Delta Air Lines has offered a 34% cumulative pay increase to its pilots over three years in a new contract, in a deal widely expected to become a benchmark for negotiations at rivals United Airlines and American Airlines.
But the proposed Delta contract is unlikely to set a global precedent of inflation-beating pay rises for pilots, analysts say, because of factors unique to the U.S. market.
FASTER TRAVEL RECOVERY
The U.S. domestic aviation market has rebounded to pre-pandemic levels far more quickly than markets in other parts of the world, according to data from airline industry group IATA.
U.S. domestic demand was only 0.8% below than 2019 levels in October, while globally, domestic travel demand was 22.1% lower. In September, U.S. domestic demand was 0.8% higher than in 2019.
For international travel, North American demand in October was 10% lower than in 2019, compared with a 17.6% decline in Europe and a 56.6% fall in the Asia-Pacific region at a time when China, once the world's biggest outbound travel market, remains effectively closed.
The U.S. rebound is a major turnaround from 2020 when thousands of pilots, including 1,800 at Delta, retired early at the encouragement of airlines after COVID-19 led to a plunge in demand.
REGIONAL PILOT SHORTAGE
The steep pay rise on offer to Delta pilots follows a series of large increases at U.S. regional airlines that serve as feeders to major carriers.
Uniquely among world markets, the United States requires pilots even at regional airlines to have a minimum of 1,500 hours of flying experience. The rule was put in place after a deadly Colgan Air crash in 2009.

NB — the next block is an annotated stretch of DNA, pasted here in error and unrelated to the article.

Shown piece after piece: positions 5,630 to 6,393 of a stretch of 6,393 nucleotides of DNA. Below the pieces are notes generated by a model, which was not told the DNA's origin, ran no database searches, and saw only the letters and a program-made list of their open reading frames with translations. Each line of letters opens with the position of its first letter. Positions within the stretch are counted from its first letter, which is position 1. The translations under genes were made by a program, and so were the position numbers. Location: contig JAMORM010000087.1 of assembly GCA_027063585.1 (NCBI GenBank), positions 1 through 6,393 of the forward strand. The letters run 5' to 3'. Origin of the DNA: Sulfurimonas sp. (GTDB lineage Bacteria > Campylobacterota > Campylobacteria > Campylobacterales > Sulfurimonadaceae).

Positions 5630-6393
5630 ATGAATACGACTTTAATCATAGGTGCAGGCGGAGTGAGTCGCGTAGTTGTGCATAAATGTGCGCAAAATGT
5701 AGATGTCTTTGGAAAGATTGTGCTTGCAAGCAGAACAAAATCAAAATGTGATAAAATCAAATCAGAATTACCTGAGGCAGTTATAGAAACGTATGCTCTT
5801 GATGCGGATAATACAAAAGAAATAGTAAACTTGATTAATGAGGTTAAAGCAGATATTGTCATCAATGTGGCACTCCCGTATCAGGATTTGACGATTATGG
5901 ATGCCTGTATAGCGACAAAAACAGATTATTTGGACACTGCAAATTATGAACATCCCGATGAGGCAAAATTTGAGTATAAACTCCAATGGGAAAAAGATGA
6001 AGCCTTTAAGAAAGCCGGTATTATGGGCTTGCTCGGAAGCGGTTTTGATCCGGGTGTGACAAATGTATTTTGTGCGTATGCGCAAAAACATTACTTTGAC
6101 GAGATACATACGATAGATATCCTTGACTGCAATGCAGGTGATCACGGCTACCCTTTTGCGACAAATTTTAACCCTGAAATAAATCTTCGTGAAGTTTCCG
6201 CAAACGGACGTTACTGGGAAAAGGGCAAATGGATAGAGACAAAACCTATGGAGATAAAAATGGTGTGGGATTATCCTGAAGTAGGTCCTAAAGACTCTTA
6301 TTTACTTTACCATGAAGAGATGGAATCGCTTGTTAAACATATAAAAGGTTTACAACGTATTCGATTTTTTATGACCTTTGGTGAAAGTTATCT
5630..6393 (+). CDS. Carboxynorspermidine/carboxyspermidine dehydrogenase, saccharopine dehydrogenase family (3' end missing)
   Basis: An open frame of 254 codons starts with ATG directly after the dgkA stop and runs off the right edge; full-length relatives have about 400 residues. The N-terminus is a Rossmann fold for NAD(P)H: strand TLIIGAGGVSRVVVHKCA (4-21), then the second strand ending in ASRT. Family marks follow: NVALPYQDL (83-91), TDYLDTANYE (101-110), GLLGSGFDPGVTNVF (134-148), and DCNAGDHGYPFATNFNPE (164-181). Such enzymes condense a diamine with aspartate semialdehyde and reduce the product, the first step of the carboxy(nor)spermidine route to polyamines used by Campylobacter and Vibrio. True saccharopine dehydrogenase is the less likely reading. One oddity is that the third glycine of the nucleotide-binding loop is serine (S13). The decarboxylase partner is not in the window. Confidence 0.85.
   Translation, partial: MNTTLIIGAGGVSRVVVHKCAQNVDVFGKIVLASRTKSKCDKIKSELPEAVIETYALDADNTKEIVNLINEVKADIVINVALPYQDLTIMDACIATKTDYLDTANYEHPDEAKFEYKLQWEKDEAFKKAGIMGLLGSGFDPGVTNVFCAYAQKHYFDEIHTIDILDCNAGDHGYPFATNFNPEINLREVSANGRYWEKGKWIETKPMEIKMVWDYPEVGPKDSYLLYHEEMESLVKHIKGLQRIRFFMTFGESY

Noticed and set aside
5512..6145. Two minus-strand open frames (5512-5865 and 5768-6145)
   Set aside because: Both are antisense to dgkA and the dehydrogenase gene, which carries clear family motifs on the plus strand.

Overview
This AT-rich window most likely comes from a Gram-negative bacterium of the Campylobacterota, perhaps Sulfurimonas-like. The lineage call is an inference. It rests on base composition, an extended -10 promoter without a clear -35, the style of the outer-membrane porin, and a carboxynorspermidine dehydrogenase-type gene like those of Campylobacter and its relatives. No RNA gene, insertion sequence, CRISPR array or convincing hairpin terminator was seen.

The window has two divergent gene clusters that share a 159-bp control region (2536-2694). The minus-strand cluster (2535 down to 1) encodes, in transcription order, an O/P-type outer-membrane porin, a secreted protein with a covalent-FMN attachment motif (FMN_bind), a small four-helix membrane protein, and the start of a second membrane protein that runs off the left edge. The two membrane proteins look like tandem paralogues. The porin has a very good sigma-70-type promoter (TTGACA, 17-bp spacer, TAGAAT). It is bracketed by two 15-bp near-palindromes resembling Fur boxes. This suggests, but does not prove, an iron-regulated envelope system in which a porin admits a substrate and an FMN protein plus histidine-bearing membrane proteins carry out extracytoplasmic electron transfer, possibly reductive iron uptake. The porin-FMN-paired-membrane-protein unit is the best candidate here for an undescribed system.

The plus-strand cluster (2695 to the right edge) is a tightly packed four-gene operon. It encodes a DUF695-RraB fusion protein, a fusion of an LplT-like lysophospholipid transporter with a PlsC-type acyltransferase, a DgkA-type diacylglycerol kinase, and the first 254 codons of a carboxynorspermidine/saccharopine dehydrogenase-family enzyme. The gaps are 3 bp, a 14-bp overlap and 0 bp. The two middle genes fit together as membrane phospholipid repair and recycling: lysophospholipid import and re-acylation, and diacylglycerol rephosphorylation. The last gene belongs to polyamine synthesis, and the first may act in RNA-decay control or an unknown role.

In other parts of the world, major carriers like Lufthansa and easyJet offer training programs that do not require any prior experience and allow joiners to fly as a co-pilot upon completion.
In the United States, gaining a commercial pilot license can cost more than $70,000, to be followed by the need to build up 1,500 hours working in a relatively low-paid job like being a flight school instructor before joining even a regional airline.
The U.S. Federal Aviation Administration in September denied a request by regional airline Republic Airways to halve the minimum requirement to 750 hours.
Faced with growing shortages of entry-level pilots and rapid attrition of more experienced ones to major airlines, U.S. regional carriers have lifted pay rapidly.
For example, Piedmont Airlines said in June it would nearly double first-year pay to captains and first officers to $146 an hour and $90 an hour respectively.
The increases put pressure on major airlines to ensure their entry-level pay attracts joiners from regional carriers to cover retirements and planned fleet growth.
OUTSIDE THE UNITED STATES
North America is the only region that has a pilot shortage at present, equivalent to about 11% of supply, or 8,000 pilots, consulting firm Oliver Wyman said in July.
Europe and Asia have pilot surpluses that are expected to remain until the middle and end of the decade respectively, it said.
The pay rises being achieved by pilots outside the United States reflect the different supply situation and are often in line with the percentage gains on offer to all airline employees as the business recovers from the pandemic and inflation rises.
In Australia, pilots at Qantas Airways' low-cost arm Jetstar last month agreed to a two-year pay freeze followed by 3% annual increases and a one-off bonus of about A$10,000 ($6,843.00), the same offered to other workers.
Hong Kong's Cathay Pacific Airways said it would increase base pay by an average of 3.3% in 2023 and offer bonuses worth the equivalent of one month's salary to Hong Kong-based staff meeting performance targets.
Air France in September raised salaries for all staff by 5% in anticipation of wage talks due next year, and offered a 1,000 euro ($1,057.50) bonus payment to its workforce. ($1 = 1.4613 Australian dollars) ($1 = 0.9456 euros)
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